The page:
Woodrow W. LOFTIN, Petitioner, v. SUPERIOR COURT of the State of California FOR the COUNTY OF LOS ANGELES, Respondent; Trisha KELLY, etc., et al., Real Parties in Interest.
In this matter we granted an alternative writ of mandate to consider the question whether a party who has specially appeared in an action for the purpose of moving to quash summons and who has disqualified the judge about to hear the motion under the provisions of section 170.6 of the Code of Civil Procedure, has thereby made a general appearance, thus mooting the special appearance.
Petitioner's notice of motion to quash service of summons was filed April 19, 1971. For reasons which will become apparent, we are not concerned with its merits. Opposition was filed on April 29, and again on May 10, 1971. As a prospective defendant, petitioner was a latecomer to a suit which had been pending for over a year and which had been assigned to Judge Kaufman for all purposes. Judge Kaufman was therefore the judge designated to hear the motion to quash. Counsel for petitioner then filed a declaration of prejudice pursuant to section 170.6 of the Code of Civil Procedure against Judge Kaufman who honored it and ordered the case transferred to another court. Although we do not have a transcript of the proceedings in that court, petitioner and the real parties in interest, the plaintiffs in the underlying litigation, are in agreement that the court ruled that the filing of the affidavit of prejudice constituted a general appearance.1
We have come to the conclusion that the respondent court erred in finding that petitioner had made a general appearance. The real parties' reliance on Donovan v. Superior Court, 39 Cal.2d 848, 851, 250 P.2d 246, and Noorthoek v. Superior Court, 269 Cal.App.2d 600, 607—608, 75 Cal.Rptr. 61 seems misplaced. In those cases it was held that if a party moves to disqualify a judge under any of the subdivisions of section 170 of the Code of Civil Procedure, hd makes a general appearance. Section 170 restricts the privilege to move to disqualify a judge to a party ‘who has appeared’ in the action. No comparable restriction is found in section 170.6.
There is a sound reason for the distinction made by the Legislature. A general appearance, such as the filing of an answer or of a demurrer does not involve, in itself, the submission of ‘contested issue of law or fact.’ (Code Civ.Proc. s 170.6.)2 On the other hand a party making a special appearance by way of a motion to quash will not know whether or not he will be required to make a general appearance until there has been a contested hearing, which may involve questions of law, or fact, or both. The liberal provisions of section 170.6 give a litigant one chance to get rid of an unwanted judge, whom he cannot successfully challenge under section 170. If the litigant desires to spend his sole peremptory challenge on the motion to quash, we see no reason why he should not be permitted to do so.
If it were the law that a 170.6 challenge amounts to a general appearance a most unfair situation would result: the party making the motion to quash would have to accept whatever judge is assigned to hear the motion, while his opponent could elect to exercise his peremptory challenge. We discern no legislative intent that a party who moves to quash summons should be thus procedurally disadvantaged. On the contrary in 1955 the Legislature removed certain anomalies which case law had developed by the enactment of section 416.1 et seq. of the Code of Civil Procedure.3 One of the anomalies which was abolished by the enactment of section 416.1 et seq. was the harsh rule that a defendant who sought relief from a default judgment on any ground other than lack of jurisdiction over his person, automatically waived the jurisdictional challenge.4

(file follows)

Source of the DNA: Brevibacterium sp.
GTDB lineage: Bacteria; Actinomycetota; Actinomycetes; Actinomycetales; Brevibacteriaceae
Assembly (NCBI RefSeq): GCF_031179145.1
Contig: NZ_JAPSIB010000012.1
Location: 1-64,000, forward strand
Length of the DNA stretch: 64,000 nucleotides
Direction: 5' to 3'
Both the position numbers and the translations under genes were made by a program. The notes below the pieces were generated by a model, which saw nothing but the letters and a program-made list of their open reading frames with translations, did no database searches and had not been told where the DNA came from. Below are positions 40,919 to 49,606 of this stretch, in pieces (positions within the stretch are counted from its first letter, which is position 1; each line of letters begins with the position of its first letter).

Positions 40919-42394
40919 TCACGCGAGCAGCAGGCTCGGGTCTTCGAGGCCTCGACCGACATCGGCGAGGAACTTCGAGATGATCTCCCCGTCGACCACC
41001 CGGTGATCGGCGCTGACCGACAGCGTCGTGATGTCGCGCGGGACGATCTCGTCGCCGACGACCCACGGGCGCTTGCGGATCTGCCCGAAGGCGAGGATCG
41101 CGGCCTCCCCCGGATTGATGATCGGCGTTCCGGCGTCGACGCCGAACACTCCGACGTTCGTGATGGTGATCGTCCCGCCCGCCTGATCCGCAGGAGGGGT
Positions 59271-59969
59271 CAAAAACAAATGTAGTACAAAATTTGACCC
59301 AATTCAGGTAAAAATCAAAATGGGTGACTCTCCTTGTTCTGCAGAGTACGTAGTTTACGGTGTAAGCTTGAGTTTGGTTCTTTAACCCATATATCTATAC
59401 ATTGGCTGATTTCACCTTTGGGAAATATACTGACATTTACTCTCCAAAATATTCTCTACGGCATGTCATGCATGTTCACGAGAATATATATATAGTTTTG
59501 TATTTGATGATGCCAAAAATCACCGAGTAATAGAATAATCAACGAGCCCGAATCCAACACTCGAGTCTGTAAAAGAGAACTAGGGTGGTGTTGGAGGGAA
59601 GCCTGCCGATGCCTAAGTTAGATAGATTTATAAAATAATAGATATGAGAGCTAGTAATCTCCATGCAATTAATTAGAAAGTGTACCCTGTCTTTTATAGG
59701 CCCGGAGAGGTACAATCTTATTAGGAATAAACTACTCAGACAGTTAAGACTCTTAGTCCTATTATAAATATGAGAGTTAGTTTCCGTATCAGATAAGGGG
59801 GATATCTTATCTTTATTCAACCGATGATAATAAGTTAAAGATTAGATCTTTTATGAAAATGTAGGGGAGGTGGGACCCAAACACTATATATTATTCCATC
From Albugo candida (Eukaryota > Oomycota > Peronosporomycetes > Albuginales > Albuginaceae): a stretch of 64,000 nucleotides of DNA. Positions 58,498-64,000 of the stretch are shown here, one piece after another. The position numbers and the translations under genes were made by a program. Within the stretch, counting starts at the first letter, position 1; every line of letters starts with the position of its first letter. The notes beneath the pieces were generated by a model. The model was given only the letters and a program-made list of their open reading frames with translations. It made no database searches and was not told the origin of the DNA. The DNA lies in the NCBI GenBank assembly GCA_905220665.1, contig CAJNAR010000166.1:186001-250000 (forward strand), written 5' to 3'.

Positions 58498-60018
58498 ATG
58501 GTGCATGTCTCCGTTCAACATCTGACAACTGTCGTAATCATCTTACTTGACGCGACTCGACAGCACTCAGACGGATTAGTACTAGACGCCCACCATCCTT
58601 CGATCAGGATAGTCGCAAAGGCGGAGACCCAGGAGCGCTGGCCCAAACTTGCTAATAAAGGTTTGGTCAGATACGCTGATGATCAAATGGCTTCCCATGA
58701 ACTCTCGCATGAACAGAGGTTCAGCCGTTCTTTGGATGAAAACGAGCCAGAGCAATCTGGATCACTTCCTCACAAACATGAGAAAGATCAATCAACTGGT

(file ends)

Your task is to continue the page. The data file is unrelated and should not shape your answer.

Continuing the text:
Case law indicates a similar trend. Thus the rule of Judson v. Superior Court, 21 Cal.2d 11, 13—14, 129 P.2d 361, that a motion to dismiss under the five year provision of section 583 of the Code of Civil Procedure constitutes a general appearance because the motion invokes affirmative action of the court to terminate the litigation, was overruled in Goodwine v. Superior Court, 63 Cal.2d 481, 484—485, 47 Cal.Rptr. 201, 407 P.2d 1, where the Supreme Court held that a challenge to the subject matter jurisdiction of the court, coupled with a challenge to its jurisdiction over the person of the defendant, does not constitute a general appearance.
It seems apparent, therefore, that the ruling of the respondent court violates the trend of statutory, as well as decisional law.
The alternative writ heretofore granted is discharged.
Let a peremptory writ of mandate issue, ordering the respondent court to consider the petitioner's motion to quash on its merits.
1. The parties do not agree whether or not the court expressed its views on the merits of the motion to quash. Petitioner suggests that the court ruled that, but for the supposed general appearance, the motion was well taken. The real party in interest disputes this. Since it is clear from the submissions of both parties that the court never reached the issue, we deem the dispute irrelevant.
2. Of course, the filing of a demurrer calls for a ruling on a question of law at some later time; however, the appearance is complete upon the filing of the document and the demurring party may then utilize the processes of section 170 of the Code of Civil Procedure to challenge an allegedly disqualified judge who is about to hear the demurrer.
3. The 1955 legislation was revised, without substantive change, in 1969 as section 418.10 of the Code of Civil Procedure.
4. See former section 416.2 of the Code of Civil Procedure, reenacted in 1969 as section 418.10(d).
KAUS, Presiding Justice.
AISO and REPPY, JJ., concur.